Additionally, since sales as a function is high on human quotient training needs to reflect that. In short, training also needs to be a "performance aid".

Technology Is a Useful Tool But Doesn't Have All the Answers

Going digital has provided part of the answer and it is easy to understand why. It helps organizations overcome many obstacles posed by a lack of infrastructure. A screen in the palm of one's hand can make accurate and up-to-date information accessible to anyone; anywhere, anytime. It can also be a great way to collect and analyze data on user behaviour and consumption. This analysis can help design future engagement programs as well.

However, technology brings its own challenges too. Ensuring that personnel download the app, update to the latest version, use it at the right time and in the right way are all challenges with which organizations have struggled. In other words, consumption and assimilation have remained challenges even as we see the digitization take off. This is because the challenge is not really technology. Creating an app is pretty straightforward in today's times. The real challenges lie in getting your people to relate to the process - content, language, relevance to performance context, cultural influences, etc..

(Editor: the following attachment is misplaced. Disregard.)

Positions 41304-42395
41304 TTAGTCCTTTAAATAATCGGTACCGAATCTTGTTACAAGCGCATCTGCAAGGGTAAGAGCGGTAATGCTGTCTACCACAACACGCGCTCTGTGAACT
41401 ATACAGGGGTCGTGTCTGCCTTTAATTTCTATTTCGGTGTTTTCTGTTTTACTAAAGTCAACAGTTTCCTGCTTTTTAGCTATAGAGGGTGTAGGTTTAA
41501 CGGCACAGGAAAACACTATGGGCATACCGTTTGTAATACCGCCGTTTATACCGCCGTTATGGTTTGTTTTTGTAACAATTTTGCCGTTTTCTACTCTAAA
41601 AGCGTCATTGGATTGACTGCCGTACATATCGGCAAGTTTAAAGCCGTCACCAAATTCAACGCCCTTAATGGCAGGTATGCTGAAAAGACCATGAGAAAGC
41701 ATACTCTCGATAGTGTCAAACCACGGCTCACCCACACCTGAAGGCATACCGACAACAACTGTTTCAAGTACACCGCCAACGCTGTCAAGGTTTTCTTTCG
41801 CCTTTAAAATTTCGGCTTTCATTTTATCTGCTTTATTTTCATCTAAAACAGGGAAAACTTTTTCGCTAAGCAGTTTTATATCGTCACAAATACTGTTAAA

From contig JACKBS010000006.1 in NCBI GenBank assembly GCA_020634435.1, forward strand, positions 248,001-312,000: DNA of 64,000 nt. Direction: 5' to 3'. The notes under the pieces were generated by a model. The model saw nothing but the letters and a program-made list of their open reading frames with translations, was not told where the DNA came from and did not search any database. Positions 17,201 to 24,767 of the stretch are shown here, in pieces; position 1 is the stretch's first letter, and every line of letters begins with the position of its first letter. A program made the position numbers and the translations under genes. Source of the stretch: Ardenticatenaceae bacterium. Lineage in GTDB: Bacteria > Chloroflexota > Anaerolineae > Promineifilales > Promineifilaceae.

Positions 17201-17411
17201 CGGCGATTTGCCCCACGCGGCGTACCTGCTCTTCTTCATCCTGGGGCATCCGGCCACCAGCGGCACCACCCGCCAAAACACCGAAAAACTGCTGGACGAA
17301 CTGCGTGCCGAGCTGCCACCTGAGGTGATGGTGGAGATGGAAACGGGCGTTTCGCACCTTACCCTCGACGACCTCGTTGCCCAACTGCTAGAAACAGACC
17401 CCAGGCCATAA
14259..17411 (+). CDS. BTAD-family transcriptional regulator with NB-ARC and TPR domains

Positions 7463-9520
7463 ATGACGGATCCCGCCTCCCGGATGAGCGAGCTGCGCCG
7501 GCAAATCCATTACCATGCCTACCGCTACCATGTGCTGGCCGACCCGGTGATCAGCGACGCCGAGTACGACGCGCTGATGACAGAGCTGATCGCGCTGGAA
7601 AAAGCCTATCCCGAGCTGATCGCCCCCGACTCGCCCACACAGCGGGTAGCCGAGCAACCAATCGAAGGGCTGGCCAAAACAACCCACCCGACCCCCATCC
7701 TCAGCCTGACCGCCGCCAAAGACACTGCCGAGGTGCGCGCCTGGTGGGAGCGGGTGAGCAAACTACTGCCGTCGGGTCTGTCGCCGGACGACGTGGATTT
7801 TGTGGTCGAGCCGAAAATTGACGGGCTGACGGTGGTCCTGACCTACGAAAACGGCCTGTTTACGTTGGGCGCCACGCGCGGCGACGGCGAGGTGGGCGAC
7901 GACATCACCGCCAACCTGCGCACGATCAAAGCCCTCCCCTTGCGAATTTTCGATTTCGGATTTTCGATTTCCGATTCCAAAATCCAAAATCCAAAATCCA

The Role of Human Intervention in Making People Relate to the Learning Process

A mobile app can be a great way to disseminate accurate, up-to-date information. But, the organization and the process can become an abstract concept, one that people on the ground cannot relate to. Our goal is to provide a platform and relevant inputs that are role-specific, with sector-specific nuances, and coaching support.

Our platforms are made for India. We combine a strong engineering platform and content library - hundreds of videos in major regional languages and rich in the local context - with a human voice.